# R For Analytics: A Beginner’s Guide, Part 4 IMPORTANT: THE PACKAGE HAS BEEN UPDATED BUT ADAM HASN’T HAD TIME TO UPDATE THIS YET! PROCEED AT YOUR PERIL! First, we had a look at different R libraries for Google Analytics, then we started using RGA, then we learnt how to get data out of GA using it. What now? Well, now I’m having to dig into the Big Pile Of Uni Notes I keep in my cupboard, because this is getting on for proper R stuff. I don’t want to stray too far outside the scope of this series, though, so I’ll try for a few easy-ish, relatively straightforward suggestions.

Let’s start with graphs! Who doesn’t love a good graph? It just so happens there’s a lovely R library called ggplot2 that does really excellent graphs of all shapes and sizes1. We’re probably best looking at a few specific graphs, so I’ll go for bar graphs, pie charts and line graphs (and scatterplots too, but not with ggplot2)

`install.packages("ggplot2")`

There are a few things you need to watch out for, as the library is designed for analysing big data sets, and some things that you might think should be simple can be a bit more complicated than you might imagine. For instance, some methods assume by default that the data needs binning and gets rather confused. I’ll try to point out where I’ve managed to dodge things like that, but StackOverflow and the like are full of clever folk with solutions to problems like yours, so if you encounter something unexpected, you should be able to find a solution.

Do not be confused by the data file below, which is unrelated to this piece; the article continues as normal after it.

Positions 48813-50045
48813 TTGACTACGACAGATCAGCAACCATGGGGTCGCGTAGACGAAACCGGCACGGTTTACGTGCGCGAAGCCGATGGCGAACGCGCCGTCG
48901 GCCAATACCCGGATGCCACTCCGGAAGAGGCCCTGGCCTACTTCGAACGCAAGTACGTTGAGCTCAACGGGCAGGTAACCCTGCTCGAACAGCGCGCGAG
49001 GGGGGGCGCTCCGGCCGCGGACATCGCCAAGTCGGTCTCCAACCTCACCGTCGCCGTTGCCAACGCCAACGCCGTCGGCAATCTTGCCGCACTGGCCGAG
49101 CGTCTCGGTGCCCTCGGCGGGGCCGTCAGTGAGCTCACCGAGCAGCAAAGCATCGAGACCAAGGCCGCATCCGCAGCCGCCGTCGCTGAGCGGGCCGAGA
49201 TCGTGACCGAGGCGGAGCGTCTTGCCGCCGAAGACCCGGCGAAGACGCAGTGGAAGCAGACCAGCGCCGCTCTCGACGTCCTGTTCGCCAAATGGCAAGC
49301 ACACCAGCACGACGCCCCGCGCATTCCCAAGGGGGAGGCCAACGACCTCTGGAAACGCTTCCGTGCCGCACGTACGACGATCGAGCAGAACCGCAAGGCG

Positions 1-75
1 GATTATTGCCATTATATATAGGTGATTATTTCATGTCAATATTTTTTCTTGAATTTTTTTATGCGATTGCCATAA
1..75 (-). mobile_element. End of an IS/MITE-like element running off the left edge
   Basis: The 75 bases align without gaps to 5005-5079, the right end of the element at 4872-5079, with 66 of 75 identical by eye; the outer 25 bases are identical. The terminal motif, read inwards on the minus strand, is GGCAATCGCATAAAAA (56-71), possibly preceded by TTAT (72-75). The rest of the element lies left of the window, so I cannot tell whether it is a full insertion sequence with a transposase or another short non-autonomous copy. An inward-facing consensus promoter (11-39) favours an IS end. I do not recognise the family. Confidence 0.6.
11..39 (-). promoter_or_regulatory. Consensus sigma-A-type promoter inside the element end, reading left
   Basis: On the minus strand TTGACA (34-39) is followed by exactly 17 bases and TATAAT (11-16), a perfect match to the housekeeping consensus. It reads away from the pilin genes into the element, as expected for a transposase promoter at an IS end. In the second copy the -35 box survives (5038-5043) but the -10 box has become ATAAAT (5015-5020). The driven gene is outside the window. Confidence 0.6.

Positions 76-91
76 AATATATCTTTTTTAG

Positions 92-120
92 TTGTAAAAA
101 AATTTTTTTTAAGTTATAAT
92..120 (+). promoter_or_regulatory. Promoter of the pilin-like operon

You make a bar chart like this
`ggplot(ga_data,aes(x=date,y=sessions)) + geom_bar(stat="identity")`
where “ga_data” is the data set you’re using for the graph, x and y are (obviously) x and y and stat=“identity” means it’s using the values as-given rather than trying to bin stuff. It gives us an output like this: Next, pie charts – they’re a little funny, because they’re constructed as bar charts, but mapped in polar co-ordinates (further reading on that [here](http://mathworld.wolfram.com/PolarCoordinates.html), but if you don’t know/care, just go with it)
```pie <- ggplot(device_cat_jan, aes(x = "", y = sessions, fill = deviceCategory)) + geom_bar(width = 1, stat = "identity") pie + coord_polar(theta = "y")```
So you want “y” to be whatever the metric is (sessions, transactions, whatever) and “fill” to be whatever the dimension is (here it’s device category). Line graphs are pretty easy, similar to bar charts:
```line_plot <- ggplot(transactions_2015, aes(x=date, y=transactions)) line_plot + geom_line()``` So, graphs are pretty straightforward. We can also test the correlation of two continuous sets of data, using Pearson’s product-moment correlation coefficient, which is like Bigby’s Icy Grasp but for correlation rather than for creating magical floating hands of ice. Also, an at-will, not a daily power. Um. Where was I? Oh yeah. The input will be something like this:
`with(sess_ad, cor.test(sessions, adCost))`
(we’re doing the correlation between sessions and ad cost) and the output will look something like:
`Pearson's product-moment correlation`
```data: sessions and adCost t = 21.4583, df = 333, p-value < 2.2e-16 alternative hypothesis: true correlation is not equal to 0 95 percent confidence interval: 0.7128185 0.8033630 sample estimates: cor 0.7617863```